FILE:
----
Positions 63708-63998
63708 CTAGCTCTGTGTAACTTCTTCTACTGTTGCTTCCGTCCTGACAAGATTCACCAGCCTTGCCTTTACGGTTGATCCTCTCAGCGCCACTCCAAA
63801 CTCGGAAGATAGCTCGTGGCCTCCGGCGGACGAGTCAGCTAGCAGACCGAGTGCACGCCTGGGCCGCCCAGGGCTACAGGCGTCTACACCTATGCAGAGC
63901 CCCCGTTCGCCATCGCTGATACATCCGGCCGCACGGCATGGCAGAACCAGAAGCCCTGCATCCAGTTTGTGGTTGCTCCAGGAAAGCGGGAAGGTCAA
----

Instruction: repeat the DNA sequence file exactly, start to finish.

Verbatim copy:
Positions 63708-63998
63708 CTAGCTCTGTGTAACTTCTTCTACTGTTGCTTCCGTCCTGACAAGATTCACCAGCCTTGCCTTTACGGTTGATCCTCTCAGCGCCACTCCAAA
63801 CTCGGAAGATAGCTCGTGGCCTCCGGCGGACGAGTCAGCTAGCAGACCGAGTGCACGCCTGGGCCGCCCAGGGCTACAGGCGTCTACACCTATGCAGAGC
63901 CCCCGTTCGCCATCGCTGATACATCCGGCCGCACGGCATGGCAGAACCAGAAGCCCTGCATCCAGTTTGTGGTTGCTCCAGGAAAGCGGGAAGGTCAA